New Bill Same As The Old Bill

Speaker of the House Paul Ryan, R-Wis., joined from left by, Majority Leader Kevin McCarthy, R-Calif., talks about getting past last week’s failure to pass a health care overhaul bill and rebuilding unity in the Republican Conference, at the Capitol,  in Washington, Tuesday, March 28, 2017.  (AP Photo/J. Scott Applewhite)
J. Scott Applewhite/AP

The new wrinkle today in the House GOP’s desperate effort to round up enough votes to repeal Obamacare is another proposed amendment to the bill. It is designed to win over moderates but would actually do very little to move the dial on the key policy imperatives of the bill. It’s important to understand that because the tone and tenor of the political coverage will tend to downplay it. It’s much more fun to cover the will they or won’t they get the votes and the shuttle diplomacy up and down Pennsylvania Avenue than to grapple with the underlying policy implications of the bill.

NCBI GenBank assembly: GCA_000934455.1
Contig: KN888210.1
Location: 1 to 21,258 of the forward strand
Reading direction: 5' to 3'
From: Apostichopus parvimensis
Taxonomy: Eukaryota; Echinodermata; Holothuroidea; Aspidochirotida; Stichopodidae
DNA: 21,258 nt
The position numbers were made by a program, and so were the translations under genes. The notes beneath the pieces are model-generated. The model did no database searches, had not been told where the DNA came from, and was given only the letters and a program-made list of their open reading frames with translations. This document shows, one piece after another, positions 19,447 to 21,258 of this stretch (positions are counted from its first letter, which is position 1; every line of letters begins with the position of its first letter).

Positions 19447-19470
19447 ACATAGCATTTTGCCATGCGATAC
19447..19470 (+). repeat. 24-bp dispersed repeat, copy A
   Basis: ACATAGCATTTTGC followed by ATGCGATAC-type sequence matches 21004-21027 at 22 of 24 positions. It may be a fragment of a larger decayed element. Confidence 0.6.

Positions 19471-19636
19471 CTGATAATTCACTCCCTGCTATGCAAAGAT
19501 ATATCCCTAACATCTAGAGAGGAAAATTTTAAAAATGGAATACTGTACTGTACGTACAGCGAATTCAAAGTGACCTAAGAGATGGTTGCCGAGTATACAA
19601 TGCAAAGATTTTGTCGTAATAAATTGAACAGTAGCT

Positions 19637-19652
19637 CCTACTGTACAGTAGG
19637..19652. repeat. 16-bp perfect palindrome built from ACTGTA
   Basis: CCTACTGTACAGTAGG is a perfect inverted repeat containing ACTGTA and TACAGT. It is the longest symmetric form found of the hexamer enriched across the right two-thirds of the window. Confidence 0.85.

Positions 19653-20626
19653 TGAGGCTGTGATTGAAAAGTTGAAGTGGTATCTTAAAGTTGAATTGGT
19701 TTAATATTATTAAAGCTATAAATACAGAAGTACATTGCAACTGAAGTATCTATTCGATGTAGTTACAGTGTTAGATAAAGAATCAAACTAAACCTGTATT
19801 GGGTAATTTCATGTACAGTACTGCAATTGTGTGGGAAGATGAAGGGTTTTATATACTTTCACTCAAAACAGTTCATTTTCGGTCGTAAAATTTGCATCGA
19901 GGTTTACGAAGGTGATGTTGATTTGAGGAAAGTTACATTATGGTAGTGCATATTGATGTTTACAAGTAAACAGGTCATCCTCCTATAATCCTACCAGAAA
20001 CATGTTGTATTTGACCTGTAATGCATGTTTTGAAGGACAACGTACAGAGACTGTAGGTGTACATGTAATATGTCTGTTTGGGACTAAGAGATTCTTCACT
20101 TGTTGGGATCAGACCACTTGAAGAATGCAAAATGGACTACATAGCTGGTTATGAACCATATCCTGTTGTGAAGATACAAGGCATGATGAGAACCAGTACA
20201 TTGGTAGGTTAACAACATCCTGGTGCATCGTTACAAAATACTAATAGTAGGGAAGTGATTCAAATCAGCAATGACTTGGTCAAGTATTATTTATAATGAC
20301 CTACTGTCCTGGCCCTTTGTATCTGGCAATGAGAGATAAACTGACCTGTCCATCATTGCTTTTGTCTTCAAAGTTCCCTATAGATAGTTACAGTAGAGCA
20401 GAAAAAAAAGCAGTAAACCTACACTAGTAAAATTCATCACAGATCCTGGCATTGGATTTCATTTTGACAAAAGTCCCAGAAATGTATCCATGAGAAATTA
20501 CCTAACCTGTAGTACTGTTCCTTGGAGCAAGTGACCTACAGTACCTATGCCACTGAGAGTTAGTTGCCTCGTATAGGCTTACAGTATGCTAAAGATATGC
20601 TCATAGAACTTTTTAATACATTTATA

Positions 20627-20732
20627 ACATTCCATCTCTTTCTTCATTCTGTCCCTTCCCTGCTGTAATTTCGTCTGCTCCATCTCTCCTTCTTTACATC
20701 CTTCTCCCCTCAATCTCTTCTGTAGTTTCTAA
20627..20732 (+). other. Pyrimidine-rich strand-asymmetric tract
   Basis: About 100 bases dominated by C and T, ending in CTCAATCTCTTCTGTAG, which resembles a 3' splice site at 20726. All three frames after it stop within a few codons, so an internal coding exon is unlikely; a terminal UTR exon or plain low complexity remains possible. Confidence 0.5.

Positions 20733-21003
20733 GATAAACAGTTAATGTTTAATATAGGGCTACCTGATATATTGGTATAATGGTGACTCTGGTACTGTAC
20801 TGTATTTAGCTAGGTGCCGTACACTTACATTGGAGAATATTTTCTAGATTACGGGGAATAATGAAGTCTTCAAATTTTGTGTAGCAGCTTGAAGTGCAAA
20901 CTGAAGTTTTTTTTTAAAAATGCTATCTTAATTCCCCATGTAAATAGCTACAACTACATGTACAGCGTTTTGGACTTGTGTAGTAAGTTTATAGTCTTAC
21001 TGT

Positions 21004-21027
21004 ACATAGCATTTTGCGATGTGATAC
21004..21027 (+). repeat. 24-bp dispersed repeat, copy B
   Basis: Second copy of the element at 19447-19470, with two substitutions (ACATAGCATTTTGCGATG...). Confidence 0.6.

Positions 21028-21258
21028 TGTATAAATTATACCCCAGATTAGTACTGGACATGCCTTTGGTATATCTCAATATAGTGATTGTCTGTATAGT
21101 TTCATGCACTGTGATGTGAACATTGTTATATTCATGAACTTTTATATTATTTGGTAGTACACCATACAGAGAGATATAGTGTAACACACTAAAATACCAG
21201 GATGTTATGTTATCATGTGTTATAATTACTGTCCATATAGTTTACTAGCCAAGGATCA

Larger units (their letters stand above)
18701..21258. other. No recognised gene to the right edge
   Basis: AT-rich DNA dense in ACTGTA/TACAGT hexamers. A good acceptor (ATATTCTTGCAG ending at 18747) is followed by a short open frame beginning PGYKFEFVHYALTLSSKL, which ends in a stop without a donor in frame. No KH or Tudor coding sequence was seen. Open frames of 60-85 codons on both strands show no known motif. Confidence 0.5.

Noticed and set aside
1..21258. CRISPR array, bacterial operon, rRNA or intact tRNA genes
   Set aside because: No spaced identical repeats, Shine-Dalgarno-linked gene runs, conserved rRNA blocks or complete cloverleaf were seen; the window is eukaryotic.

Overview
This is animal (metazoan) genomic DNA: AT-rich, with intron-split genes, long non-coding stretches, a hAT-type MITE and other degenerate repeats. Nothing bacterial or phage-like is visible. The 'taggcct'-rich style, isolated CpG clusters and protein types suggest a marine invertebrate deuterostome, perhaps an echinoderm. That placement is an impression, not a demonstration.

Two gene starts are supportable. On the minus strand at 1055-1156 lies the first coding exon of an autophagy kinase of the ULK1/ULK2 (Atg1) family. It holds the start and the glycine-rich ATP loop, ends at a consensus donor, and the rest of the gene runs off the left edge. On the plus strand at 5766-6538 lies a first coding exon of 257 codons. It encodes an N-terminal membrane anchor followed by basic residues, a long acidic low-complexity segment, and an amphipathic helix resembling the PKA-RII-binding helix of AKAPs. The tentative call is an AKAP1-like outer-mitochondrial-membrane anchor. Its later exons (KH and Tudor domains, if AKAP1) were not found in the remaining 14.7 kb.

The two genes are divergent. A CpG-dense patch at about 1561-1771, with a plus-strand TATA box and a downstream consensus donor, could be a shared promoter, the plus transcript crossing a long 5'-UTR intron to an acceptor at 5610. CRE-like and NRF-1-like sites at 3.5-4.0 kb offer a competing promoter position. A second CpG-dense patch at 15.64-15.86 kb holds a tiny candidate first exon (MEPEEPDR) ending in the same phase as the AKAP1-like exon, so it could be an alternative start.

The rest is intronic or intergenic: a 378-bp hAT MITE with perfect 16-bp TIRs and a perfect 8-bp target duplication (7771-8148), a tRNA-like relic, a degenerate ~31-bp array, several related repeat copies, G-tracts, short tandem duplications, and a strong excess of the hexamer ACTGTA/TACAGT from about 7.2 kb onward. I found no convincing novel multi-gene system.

Would this new amendment fundamentally change the fact that some 24 million people will lose coverage under the GOP’s Obamacare replacement? No.

Would the new amendment, which reportedly provides additional funding for states to set up high risk pools, be enough money to make the high risk pools work? Not even close, according to the research on why high risk pools failed in the past.

If you’re a moderate Republican looking for a way out of this mess, the new amendment doesn’t really offer you anything on the policy side. It might be a fig leaf for some who didn’t want to buck leadership or the president. But it doesn’t significantly change where the bill stood yesterday before the amendment was floated.

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